How often do we live a life that runs like a narrative in a novel or a play…

By Christopher Green

For those of you who sat through say an honors English Class with someone that we perhaps can call Mrs. Keyes or Mr. Lanning or Mrs. Lipjah, the endless search for that sweet spot in the play or in the novel or short story where the climax occurs, where the problems have all been revealed and the outcome is assured, even if not known at the time, seem to never occur in real life.

In Shakespearean times, that sweet spot almost always occurred in the middle scene of the third act. In modern times, where attention spans have shrunk so as to accommodate only two maybe  three acts at most, the defining moment, the climax, if you will,  usually comes close to the end.

Most of us share the main events in life, the religious ceremonies, the graduations, and the marriages that define the high moments of our lives. For many, these are the moments to strive for, enjoy and mark as the major events that begin and end important segments of our lives.

I have enjoyed, mostly, those major passageways and then some.

You could mark March 23, 1984, the day I took my last drink, as a major landmark  in my life’s journey. I can look back and see the cleave between drunk and sober with a crystal clarity that ultimately helps me maintain my sobriety.

Less than one year in, I quit smoking. Why then? Simply because the people in AA told me not to make any major changes in the first year of sobriety so naturally, I showed them I could do it and not jeopradize my recovery. I guess I am just powerless over the desire to say I told you so.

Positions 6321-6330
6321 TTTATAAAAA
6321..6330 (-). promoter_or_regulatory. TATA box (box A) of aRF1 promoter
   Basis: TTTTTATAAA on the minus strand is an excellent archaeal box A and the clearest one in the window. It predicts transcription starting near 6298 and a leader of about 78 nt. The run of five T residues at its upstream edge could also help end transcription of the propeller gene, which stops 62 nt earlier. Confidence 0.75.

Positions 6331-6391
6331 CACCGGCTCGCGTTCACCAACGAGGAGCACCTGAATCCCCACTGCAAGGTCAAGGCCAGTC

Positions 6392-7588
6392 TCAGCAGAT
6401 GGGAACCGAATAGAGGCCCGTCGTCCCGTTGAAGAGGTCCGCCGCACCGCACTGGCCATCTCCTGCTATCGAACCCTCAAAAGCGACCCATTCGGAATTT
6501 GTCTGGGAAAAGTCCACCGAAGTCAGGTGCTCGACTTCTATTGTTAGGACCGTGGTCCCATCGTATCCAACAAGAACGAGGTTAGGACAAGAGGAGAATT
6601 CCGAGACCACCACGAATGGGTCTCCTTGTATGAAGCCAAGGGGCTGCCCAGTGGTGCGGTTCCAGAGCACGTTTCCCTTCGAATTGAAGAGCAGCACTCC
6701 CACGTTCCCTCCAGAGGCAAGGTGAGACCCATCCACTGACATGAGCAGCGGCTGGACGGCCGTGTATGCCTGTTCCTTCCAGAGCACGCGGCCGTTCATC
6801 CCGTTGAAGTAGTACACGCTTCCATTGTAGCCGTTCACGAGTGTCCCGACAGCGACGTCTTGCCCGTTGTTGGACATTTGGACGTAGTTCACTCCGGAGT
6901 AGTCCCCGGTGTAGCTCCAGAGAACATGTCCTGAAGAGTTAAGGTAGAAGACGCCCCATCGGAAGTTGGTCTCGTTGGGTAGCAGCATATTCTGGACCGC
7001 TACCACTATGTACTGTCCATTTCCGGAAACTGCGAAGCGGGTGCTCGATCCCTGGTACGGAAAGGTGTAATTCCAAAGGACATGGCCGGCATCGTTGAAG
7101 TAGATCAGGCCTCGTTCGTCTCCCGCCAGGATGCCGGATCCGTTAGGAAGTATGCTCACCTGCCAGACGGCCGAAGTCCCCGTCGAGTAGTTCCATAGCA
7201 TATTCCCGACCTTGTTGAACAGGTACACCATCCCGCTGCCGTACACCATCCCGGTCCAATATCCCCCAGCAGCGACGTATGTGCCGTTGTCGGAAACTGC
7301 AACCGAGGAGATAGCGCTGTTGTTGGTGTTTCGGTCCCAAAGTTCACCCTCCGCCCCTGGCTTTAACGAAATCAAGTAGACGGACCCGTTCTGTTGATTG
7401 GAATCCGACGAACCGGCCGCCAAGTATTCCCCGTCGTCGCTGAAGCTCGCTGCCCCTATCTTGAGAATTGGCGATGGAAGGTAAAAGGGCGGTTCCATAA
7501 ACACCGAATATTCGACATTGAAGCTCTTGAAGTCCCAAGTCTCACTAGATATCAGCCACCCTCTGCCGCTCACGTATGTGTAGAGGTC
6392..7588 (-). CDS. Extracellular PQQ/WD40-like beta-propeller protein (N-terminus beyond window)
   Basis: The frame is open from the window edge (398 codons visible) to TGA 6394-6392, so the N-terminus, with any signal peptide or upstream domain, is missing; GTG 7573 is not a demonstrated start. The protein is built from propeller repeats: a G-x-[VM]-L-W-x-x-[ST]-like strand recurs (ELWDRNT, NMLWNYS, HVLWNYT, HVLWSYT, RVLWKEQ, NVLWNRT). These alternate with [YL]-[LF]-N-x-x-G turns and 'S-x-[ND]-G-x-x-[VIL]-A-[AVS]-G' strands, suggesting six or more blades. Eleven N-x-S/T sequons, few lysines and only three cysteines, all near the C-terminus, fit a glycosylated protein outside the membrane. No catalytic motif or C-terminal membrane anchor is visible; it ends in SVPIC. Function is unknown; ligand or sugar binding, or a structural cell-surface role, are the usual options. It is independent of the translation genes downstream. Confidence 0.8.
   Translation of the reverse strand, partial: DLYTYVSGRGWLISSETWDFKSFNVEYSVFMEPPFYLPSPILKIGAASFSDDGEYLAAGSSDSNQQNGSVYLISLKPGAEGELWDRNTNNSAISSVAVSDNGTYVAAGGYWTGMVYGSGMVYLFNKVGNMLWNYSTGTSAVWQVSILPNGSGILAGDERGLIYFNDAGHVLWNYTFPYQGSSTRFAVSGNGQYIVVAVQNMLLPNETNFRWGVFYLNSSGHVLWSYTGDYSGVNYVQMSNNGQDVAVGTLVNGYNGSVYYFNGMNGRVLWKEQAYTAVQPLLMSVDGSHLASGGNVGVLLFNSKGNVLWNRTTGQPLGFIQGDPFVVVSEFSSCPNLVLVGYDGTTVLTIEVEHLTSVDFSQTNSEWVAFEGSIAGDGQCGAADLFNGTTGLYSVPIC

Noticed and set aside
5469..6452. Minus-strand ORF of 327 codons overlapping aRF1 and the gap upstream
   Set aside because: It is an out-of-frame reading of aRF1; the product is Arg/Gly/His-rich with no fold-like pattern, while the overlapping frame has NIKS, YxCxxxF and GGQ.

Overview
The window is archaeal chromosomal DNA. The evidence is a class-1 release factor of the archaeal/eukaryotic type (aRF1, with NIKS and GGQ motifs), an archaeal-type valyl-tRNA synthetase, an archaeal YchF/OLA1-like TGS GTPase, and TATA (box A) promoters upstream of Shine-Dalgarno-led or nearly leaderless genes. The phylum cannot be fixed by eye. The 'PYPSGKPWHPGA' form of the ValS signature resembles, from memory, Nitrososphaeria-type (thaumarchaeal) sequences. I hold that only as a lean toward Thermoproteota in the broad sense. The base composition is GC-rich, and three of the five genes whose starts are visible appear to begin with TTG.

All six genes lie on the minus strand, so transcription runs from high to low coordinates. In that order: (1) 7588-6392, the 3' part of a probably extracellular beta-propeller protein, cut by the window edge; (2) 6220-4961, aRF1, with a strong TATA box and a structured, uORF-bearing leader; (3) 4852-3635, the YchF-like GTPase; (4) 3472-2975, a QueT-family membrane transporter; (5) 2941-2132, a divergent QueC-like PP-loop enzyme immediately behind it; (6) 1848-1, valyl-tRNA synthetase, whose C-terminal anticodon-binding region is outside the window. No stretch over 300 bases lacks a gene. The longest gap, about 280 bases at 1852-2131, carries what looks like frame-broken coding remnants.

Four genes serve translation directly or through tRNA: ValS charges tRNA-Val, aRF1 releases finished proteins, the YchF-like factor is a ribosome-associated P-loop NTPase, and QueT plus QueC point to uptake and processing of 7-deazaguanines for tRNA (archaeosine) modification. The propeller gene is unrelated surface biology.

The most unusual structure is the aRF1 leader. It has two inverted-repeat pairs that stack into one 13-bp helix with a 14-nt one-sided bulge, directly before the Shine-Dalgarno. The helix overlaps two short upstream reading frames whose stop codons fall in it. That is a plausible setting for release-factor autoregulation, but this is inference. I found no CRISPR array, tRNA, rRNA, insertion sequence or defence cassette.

Those of you who have known me for years know that this “March to the beat of a different drummer” saying that some guy named Henry David Thoreau wrote down sometime in the 18th century was adopted by me long ago as my life motto.

Well, there is also the obstinate “No one can tell me what to do” attitude that has plagued me all my working life, which is why I work best when I work by myself.

Let’s just say I have always refused to suffer self-important authority figures gladly. Assistant Principals take note.

But life had more in store for me as you have and will see if you follow this blog.

My illness, which became apparent shortly after I quit my wicked ways, fell down on me like that proverbial ton of bricks. You can read more about this in the post from early May called, “How I Found Myself in This Situation.”

Suffice it to say that this up-coming clear break with my past life, otherwise known as “the Transplant,” the break that legitimizes my new life is in essence a true life-affirming event.

It is not often we get to get a do over.

The good thing is I am not even considering that I will be well into my early fifties when this blessed event takes place. That’s not going to even be a factor. The only thing that will put a governor on my action is that repaired hip that really limits what I can do physically. But unlike far too many other men my age, I do not long for the physical prowess of my youth.

This past weekend when my step-nieces and nephew gathered at my sister and brother-in-law’s house to convene a confab about the eldest’s marriage to this wonderful man who, by the way, reminds me a lot of my best friend Bill from Ohio State, I had a chance to experience some of the stuff I have been missing.